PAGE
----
Kristi showed the first signs of dementia in 2004, when she was only 60 years old. She was diagnosed in 2008 and three years later, Barrick took early retirement so he could care for Kristi fulltime. There were plenty of tough times as Kristi’s disease progressed and music helped ease the issues.  Often Barrick took Kristie for a ride and they’d listen to favorite songs as they tooled along.

Bad, Bad Leroy Brown was one of her favorites,” Barrick says.

In the afternoons, they’d sit on the sofa and listen to Golden Oldies together, both singing along. Then Barrick learned about the Roth Project: Music Memories;” (which is similar to Music and Memory) and he signed Kristi up, working with the Central and Western Kansas office of the Alzheimer’s Association.

“I purchased a boxed set of Rogers and Hammerstein’s Broadway musicals, records her parents had listened to when Kristi was growing up,” Barrick says. “I included Jim Croce and Kristi’s grandmother’s favorite hymns.”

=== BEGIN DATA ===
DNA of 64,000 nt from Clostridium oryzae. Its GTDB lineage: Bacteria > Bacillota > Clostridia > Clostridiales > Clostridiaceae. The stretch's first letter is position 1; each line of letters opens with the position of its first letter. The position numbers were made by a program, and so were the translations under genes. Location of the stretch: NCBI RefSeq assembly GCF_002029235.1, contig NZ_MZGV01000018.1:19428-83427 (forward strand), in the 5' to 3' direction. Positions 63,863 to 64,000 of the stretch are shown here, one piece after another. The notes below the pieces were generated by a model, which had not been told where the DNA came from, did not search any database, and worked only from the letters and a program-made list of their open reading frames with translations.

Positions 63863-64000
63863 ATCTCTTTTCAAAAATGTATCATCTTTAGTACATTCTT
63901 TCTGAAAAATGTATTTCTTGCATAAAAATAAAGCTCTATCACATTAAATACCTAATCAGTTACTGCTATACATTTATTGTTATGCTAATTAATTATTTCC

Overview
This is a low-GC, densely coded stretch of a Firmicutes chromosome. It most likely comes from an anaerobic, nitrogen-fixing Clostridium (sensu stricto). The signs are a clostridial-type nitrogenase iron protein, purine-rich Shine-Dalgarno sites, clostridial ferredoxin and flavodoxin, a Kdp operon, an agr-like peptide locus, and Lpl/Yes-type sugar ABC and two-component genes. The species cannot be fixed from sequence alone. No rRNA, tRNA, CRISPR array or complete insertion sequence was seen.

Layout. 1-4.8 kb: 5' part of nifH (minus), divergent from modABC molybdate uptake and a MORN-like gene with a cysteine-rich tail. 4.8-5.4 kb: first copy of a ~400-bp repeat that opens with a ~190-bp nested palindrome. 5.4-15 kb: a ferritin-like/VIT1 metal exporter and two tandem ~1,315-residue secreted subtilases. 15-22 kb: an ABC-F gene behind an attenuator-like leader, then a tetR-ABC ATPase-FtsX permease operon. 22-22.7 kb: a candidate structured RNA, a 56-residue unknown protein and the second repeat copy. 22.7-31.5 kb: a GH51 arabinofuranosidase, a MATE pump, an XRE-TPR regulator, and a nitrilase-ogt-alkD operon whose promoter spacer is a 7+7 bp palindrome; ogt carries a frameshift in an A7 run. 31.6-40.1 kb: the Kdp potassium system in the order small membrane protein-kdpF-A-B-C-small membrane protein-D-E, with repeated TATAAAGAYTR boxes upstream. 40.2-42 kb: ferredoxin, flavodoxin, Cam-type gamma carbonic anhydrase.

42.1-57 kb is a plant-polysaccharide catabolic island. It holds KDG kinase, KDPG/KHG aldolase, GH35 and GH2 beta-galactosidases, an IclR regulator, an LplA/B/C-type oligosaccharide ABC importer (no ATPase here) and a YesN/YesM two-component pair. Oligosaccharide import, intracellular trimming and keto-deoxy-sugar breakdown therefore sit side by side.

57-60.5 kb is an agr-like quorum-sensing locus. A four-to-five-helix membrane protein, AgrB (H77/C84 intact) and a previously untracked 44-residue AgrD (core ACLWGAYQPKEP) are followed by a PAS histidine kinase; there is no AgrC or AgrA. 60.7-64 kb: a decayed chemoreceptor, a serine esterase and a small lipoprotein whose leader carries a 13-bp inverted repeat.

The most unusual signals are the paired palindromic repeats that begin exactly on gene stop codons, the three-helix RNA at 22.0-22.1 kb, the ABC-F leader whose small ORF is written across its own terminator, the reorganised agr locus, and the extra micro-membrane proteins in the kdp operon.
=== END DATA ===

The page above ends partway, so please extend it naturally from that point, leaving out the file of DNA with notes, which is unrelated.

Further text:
Barrick worked hard to develop a playlist that keyed in on Kristi’s emotional memories; volunteers from the Alzheimer’s Association helped load it onto an iPod. Then Barrick had the pleasure of sitting next to Kristi and reveling in her beautiful smile when she put on headphones and heard Some Enchanted Evening.

“The music is a calming influence,” Barrick says.

Kristi is one of a couple hundred people enrolled in the Roth Project through the Central and Western Kansas office of the Alzheimer’s Association.